July '16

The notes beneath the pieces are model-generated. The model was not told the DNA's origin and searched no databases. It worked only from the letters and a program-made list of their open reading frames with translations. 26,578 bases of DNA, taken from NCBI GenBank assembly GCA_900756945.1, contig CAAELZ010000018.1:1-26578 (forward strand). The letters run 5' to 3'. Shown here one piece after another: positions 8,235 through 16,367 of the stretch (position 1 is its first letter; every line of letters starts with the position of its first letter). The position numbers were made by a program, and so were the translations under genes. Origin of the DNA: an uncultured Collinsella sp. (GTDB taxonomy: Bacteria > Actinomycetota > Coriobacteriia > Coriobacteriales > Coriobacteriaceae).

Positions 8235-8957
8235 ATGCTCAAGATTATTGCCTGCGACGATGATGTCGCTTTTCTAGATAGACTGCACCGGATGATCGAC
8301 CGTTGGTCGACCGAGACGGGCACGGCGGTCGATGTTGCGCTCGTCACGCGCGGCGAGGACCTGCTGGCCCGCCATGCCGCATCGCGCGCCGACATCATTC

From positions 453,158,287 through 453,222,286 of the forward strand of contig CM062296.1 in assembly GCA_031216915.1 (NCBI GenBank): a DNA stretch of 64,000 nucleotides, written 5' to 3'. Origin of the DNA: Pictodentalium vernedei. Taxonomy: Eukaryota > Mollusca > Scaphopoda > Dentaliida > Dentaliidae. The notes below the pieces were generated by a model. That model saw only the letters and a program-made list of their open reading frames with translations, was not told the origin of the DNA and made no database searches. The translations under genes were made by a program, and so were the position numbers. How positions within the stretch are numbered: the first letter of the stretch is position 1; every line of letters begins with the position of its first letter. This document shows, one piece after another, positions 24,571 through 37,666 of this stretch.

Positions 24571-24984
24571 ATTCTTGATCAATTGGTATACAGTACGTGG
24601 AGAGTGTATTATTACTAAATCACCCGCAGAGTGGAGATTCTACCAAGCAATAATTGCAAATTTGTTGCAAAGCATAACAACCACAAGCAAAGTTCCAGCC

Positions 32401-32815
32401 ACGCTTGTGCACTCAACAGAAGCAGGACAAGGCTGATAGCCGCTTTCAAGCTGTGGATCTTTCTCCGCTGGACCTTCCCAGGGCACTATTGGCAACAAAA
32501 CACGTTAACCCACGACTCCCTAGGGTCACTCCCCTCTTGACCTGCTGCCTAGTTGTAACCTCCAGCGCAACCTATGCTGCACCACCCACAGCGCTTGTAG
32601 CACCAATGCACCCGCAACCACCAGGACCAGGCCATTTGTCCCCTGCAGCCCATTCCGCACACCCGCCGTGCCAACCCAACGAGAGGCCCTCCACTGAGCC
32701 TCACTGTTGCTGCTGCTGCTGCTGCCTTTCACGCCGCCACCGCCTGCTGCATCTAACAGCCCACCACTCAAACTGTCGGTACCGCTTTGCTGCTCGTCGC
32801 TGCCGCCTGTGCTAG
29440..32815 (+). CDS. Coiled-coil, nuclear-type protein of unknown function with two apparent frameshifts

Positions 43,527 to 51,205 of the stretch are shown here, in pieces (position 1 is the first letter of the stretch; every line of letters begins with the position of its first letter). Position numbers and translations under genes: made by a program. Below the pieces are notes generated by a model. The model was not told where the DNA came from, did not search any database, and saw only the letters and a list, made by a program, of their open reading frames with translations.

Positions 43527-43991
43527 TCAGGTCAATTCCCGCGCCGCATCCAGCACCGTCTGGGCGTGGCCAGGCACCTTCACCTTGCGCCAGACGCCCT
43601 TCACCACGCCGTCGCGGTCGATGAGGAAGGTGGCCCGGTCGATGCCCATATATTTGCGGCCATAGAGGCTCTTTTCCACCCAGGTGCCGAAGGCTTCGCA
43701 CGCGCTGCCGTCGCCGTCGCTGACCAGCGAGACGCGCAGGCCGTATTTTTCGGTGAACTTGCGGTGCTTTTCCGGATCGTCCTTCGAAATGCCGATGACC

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JULY 2016 THE SHOP 59 TECHNOLOGY & ELECTRONICS likely won't be found in a traditional hot rod shop. "We focus primarily on increasing the performance of classic cars," he says. "We don't think that all cars should be converted, and we only encourage conversions of classic and vintage cars so that the drivability of them improves considerably (and) that warrants them turning back into daily drivers. "We absolutely are against modifying any metal or chassis work that devalues the classic nature of the cars we work on," Bream states emphatically. "Our model is to sell all the necessary parts required to build an EV on your own, or through a local hot rod shop. We strengthen our parts-selling business by having the shop and installation side of the business that acts as a training facility for our technical staff to help with customer support. We can provide more support and a more complete solution than competing component sales outlets due to our vast experience of designing and installing the systems ourselves," Bream adds. "Our actual work leads to product development," he continues. "For example, a flywheel in an electric car can be extremely light- weight, and doesn't require the starter ring gears. Since there is nothing like this available on the market, we now make our own aluminum flywheels with no starter rings attached, so it's an EV- specific part. We do this for several other items such as fuse holders, adapter plates, couplers, throttles, etc." SHOW TIME Partly for fun, partly to promote the business and partly to help educate people about EV technology, Bream and others in the shop have put together a YouTube series called "The EV Show." One episode of the show features a couple of guys hamming it up driving around Rancho Santa Fe in a con- verted Fiat 500 Jolly, interspersed with segments that provide lessons and tips on how to get the most out of building EVs. For example, in one scene, you'll see them hanging out in a coffee shop, then the scene cuts to one of the shop technicians explaining bottom balancing techniques for lithium batteries the same way any motorhead would explain the nuances and trade tricks of balancing a crankshaft. Bream says he doesn't believe EV technology is all that compli- cated; nor is it that far-fetched for people who like to build cars for a living, who get off on new, cool tools and gadgets. In another segment Bream explains the techniques involved with securing the leads to a battery pack, then shows off a digital torque wrench he just found. The shop also participates in local car shows, Christmas parades In many ways the EV West shop looks and feels similar to most custom automotive shops. A smiling face up-front to greet visitors.

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